That's a shame, really. We should all eat a little humble pie from time to time. It's good for the digestive tract.
Rather, humility should be the sign of ultimate strength. Having humility shouldn't mean having a lack of hubris…but having the dignity, class and leadership qualities to deal with all forms of adversity around a football field. As examples, new arrival
And this: "I think the hardest thing is coming in as one of the older guys in the room and having to go and prove yourself to the guys that are here, because being on a new team, you have to earn their respect. So I'm just trying to go out every day and work and do that."
What about new arrival Smith, working his way back from an ACL injury last season and the victim of a significant salary dump in New Orleans? If any player had a "right" to be disgruntled over the fickle finger that fate has handed him, Smith might qualify. "I'm excited about being here. I just love going out and competing, love going out on Sunday," Smith told reporters at mini-camp last week. "My main goal is to go out and get in football shape, make sure I know the playbook, and compete. I think (the defensive line) can be awesome."
Even former Jet and New England nemesis
Well played, fellas. Your hubris isn't showing. Your teammates seem to like you, and so far, you're winning in the court of public opinion. If your football talents on the field can follow suit, perhaps the Patriots will have something here.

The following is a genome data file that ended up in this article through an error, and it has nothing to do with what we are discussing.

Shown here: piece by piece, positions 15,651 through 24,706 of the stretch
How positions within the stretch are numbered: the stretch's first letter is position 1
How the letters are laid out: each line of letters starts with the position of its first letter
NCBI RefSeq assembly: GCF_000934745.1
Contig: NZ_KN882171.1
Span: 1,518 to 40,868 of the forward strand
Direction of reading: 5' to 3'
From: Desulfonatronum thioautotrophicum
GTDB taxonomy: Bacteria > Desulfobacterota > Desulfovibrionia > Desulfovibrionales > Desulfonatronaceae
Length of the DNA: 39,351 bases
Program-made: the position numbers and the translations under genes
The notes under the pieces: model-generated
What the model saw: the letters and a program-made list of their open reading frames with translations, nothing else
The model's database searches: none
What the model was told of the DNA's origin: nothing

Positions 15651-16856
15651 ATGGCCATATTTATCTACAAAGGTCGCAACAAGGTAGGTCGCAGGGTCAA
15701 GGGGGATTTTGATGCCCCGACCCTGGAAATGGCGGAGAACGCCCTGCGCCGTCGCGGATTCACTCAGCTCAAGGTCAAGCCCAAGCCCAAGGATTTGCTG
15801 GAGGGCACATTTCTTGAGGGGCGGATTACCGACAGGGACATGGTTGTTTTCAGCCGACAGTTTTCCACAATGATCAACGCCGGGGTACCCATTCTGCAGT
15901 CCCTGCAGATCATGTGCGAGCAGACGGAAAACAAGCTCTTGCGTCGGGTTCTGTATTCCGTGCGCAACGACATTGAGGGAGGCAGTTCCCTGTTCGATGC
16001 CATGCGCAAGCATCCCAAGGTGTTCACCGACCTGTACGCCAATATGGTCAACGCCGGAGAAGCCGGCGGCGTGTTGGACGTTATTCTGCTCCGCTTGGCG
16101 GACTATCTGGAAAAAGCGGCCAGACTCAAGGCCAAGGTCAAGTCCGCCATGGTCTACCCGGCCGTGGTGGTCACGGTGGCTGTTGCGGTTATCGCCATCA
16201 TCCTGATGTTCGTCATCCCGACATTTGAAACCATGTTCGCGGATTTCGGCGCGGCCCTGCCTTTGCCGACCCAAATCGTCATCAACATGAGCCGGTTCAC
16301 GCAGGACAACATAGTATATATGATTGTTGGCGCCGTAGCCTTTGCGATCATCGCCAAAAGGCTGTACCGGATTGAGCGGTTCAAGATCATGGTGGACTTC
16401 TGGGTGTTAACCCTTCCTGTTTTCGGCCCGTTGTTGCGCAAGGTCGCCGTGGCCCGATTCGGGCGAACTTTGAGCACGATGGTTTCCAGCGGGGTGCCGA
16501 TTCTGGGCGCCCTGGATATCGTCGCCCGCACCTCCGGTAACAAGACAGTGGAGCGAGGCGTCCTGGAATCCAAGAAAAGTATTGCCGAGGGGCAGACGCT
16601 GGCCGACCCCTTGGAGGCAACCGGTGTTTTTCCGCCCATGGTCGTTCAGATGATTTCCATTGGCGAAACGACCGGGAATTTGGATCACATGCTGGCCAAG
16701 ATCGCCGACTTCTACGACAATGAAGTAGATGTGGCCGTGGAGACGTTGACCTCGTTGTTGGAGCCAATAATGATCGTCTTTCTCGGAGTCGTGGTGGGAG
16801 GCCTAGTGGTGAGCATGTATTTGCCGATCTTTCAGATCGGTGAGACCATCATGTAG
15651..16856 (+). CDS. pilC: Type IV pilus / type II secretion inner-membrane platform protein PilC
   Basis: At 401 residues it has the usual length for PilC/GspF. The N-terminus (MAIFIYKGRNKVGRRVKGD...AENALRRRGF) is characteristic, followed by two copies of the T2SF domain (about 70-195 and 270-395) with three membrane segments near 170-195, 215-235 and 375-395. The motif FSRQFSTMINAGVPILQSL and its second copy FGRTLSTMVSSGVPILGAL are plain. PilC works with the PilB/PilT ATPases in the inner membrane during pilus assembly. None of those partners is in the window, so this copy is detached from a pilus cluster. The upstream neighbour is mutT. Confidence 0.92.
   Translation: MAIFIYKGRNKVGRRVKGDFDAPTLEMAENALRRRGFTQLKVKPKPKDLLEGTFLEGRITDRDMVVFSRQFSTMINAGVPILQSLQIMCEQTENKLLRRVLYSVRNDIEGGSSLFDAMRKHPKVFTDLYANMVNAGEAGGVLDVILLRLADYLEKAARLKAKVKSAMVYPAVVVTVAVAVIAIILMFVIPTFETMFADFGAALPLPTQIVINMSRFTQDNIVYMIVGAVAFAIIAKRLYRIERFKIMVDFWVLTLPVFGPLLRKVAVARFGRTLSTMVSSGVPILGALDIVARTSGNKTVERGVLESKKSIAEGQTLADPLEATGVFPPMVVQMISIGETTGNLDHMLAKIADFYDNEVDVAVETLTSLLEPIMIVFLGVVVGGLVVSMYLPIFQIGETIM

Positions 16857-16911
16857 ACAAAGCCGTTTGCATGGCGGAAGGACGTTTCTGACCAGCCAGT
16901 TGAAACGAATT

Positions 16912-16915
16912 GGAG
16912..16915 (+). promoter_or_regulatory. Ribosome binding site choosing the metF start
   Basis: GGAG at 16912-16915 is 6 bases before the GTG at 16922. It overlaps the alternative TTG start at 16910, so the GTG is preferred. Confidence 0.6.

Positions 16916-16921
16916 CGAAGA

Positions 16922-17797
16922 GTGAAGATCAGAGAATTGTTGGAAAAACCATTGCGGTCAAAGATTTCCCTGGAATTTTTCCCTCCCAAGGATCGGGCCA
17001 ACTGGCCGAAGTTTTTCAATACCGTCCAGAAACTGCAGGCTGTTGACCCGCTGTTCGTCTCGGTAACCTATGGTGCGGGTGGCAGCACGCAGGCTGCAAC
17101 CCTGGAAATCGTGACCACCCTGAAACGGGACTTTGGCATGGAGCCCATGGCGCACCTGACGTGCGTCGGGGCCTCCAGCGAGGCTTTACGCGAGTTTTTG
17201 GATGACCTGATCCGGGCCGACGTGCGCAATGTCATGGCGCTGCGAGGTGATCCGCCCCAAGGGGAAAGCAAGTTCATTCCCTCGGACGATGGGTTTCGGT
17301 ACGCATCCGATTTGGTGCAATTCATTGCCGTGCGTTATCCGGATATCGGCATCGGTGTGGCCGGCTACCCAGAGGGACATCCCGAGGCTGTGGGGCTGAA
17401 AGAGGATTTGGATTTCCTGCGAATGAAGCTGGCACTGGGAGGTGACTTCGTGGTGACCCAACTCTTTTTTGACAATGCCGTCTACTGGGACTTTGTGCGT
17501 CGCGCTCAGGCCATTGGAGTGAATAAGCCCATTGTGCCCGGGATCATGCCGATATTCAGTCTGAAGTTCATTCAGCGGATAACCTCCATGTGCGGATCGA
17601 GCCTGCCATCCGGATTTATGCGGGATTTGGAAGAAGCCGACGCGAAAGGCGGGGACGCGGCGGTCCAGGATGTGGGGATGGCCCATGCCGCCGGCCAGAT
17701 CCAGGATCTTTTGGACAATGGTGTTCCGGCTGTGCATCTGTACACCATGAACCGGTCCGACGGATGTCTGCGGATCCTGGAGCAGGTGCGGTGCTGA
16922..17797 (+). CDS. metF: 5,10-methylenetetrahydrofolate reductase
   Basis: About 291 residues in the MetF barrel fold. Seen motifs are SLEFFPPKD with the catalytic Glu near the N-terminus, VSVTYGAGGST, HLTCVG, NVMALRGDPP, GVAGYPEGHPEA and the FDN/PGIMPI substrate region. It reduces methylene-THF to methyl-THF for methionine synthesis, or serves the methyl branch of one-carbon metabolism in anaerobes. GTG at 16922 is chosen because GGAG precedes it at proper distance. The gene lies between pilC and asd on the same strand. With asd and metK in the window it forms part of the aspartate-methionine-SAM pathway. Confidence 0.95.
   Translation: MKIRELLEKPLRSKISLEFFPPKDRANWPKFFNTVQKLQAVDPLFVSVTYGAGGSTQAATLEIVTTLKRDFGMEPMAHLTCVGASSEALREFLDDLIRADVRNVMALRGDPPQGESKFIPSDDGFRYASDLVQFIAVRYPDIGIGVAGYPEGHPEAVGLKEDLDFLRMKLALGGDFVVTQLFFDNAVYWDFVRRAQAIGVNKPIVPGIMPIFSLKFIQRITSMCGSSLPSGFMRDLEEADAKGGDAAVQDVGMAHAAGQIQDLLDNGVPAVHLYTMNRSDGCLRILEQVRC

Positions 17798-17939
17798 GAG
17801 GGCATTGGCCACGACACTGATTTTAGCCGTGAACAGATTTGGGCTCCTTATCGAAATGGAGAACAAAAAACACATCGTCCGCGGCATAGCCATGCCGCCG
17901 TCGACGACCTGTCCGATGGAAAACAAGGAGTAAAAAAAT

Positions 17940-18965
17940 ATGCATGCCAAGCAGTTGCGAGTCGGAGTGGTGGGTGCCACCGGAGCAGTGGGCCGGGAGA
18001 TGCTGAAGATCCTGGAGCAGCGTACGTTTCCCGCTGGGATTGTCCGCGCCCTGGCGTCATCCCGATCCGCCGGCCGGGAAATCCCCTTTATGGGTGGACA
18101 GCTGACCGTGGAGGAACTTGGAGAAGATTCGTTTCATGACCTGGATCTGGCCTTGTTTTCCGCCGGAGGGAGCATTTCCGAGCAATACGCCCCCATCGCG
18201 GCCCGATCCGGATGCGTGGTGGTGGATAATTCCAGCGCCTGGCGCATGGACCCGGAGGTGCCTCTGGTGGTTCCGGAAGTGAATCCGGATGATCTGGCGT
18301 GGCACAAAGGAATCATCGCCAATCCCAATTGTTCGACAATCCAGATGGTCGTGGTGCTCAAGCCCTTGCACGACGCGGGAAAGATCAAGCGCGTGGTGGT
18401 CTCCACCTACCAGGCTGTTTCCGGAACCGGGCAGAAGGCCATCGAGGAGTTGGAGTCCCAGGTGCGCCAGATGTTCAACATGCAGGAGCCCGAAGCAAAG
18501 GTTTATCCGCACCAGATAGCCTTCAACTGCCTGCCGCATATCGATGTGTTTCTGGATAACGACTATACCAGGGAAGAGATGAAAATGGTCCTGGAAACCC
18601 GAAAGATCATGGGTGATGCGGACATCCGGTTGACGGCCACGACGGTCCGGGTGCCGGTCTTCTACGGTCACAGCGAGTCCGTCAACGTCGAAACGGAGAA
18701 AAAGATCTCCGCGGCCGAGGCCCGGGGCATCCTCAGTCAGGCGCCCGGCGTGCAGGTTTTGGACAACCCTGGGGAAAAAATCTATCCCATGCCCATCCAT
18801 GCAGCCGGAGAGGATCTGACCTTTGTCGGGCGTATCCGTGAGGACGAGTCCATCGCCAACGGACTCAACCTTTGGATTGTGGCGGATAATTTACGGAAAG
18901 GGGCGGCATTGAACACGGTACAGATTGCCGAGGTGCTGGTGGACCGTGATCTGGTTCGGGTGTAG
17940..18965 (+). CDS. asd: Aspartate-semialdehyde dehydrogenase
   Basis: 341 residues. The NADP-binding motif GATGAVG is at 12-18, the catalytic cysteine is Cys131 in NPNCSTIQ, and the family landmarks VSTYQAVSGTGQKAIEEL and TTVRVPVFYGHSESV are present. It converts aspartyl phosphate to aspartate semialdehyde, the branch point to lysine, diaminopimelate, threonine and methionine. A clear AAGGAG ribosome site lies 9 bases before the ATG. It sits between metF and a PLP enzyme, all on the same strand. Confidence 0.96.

Oh yes, make no mistake. Football ability still comes first over personality. But the Patriots have also made no mistake about recruiting leaders onto their roster. They have looked for, and cultivated, veteran players who may have a chip on their shoulders, still with something to prove. They actively seek players who have served as captains somewhere along the line of their football careers, and true leaders often display the kind of humility that can separate winners from losers. Have you noticed how successful business CEO's most often deflect the attention that comes their way by spreading praise, and recognizing the abilities of others?
It's hard to fake humility. It's also hard to imitate honor, character, perseverance and patience. But the Patriots seem to know what they're looking for, and rarely stray from that formula. And if you haven't noticed, that humble pie has been pretty tasty around here for a while.
John Rooke is an author and award-winning broadcaster, and has been the Patriots’ stadium voice for 22 years. Currently serving in several media capacities – which include hosting “Patriots Playbook” during the season on Patriots.com Radio for 13 years, and broadcasting college football and basketball for the past 26 years, Rooke is also a member of the Rhode Island Radio Hall of Fame.
Follow him on Twitter - @JRbroadcaster